When you examine freedom you invariably find it to be joined to limitation. These two are not optional alternatives, of which you can choose one and reject the other. They are more like two sides of a coin; whichever one you pick up the other comes with it, and if your preferred side is big, then so is the other. Freedom from mugging becomes more complete as limitation of the freedom to mug becomes more severe. Freedom and limitation are equal, opposite – and inseparable.

If so, then by imposing limitations the state must also be securing freedoms. And indeed it does. In saying this I am not denying the anarchist charge that the state produces horrors. But it also does other things.

There were human communities before the state appeared, and although accounts of these small, face-to-face communities certainly give the impression that their people led contented lives they also show that they enjoyed very little freedom. Some of them survived until quite recently, and people who have studied them report that they exercise close control over their members. The individual members cannot escape because there is usually nowhere for them to escape to, and the result is that praise and blame, affection and withdrawal, act as powerful sanctions. There is no personal ruler and no distinct institution of government, but custom and tradition exercise a domination more complete, and more unquestioned, than any monarch or tyrant ever wielded. In these communities it is not the state or the society that imposes the limits, for there is no state and no imposed organisation. It is the people themselves, acting directly upon each other, who do it.

In the headless foraging communities specialised occupations were almost unknown. Each person, or at least each family group, did everything for themselves, and this meant they could not choose their way of life. There were of course differences between men and women and between young and old, but those are not choices. For each sex and age-group there was only one way to live. Far from being anarchistic, these were the most un-anarchistic societies that have ever existed, and it was only when the beginnings of the state first appeared that this began to change. When the state began to impose limitations on the part played by custom there appeared the beginnings of social freedom. In the rulers that came with the state the first individuals with an enforceable claim to autonomy in political and intellectual affairs began to appear, and although they doubtless intended nothing of the sort, one effect was to open the way for the rest.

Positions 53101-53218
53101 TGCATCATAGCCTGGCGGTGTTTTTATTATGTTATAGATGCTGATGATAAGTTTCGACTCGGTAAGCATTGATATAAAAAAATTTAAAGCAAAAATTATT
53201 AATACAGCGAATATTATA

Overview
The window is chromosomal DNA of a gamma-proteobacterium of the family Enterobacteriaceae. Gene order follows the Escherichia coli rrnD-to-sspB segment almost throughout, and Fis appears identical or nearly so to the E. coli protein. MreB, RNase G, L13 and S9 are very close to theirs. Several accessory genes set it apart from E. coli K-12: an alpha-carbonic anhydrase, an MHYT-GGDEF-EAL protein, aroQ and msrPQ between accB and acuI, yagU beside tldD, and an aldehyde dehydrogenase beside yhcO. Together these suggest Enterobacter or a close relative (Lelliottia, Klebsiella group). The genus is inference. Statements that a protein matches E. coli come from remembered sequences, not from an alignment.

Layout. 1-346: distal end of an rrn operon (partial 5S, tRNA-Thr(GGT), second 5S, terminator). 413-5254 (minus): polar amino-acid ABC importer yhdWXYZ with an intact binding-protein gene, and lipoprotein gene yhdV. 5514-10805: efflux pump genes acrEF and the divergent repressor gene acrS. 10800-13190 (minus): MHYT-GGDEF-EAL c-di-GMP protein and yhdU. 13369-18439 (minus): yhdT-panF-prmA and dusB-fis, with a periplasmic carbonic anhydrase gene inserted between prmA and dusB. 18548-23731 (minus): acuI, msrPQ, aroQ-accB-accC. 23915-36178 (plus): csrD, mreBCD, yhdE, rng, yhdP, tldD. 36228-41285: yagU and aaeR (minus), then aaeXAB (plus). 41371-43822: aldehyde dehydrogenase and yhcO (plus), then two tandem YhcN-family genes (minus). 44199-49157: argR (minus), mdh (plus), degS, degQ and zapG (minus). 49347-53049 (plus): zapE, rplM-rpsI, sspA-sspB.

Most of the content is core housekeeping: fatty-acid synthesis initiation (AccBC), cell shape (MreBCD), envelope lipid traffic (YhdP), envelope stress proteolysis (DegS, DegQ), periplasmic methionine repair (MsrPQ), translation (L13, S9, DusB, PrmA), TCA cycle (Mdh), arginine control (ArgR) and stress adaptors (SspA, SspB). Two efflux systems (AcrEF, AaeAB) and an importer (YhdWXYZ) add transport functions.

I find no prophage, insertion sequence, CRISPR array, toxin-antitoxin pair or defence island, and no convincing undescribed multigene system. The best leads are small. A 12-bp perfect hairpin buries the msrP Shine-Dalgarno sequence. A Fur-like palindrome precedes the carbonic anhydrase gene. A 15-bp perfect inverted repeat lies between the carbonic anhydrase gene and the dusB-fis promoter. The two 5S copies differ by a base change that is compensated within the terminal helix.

The state comes with coercive force, institutional religion, agriculture and commerce. These open up a range of specialised trades and occupations, and as industry and capitalism develop there appear all the endless distinctions to be found in a modern society. Every one of these imposes limitations and exclusions, but every one also offers a choice not present before. On top of the original combination, of natural freedoms and natural limitations, the state imposed a new set of social ones, the limitations more onerous than are found in nature and the freedoms correspondingly greater. A two-sided development.

Modern civilised people don’t enjoy the freedom the first human beings had, of wandering where they liked with no police or immigration officials to stop them. But – let me use an Americanism here – when you take the total movement-situation of the modern citizen, and compare it with that of the members of the first communities, the modern people have the greater freedom. Few can go where they like, and a great many can’t travel at all, but millions of ordinary people are able occasionally to cover thousands of miles in a few hours, and this is a freedom never known before.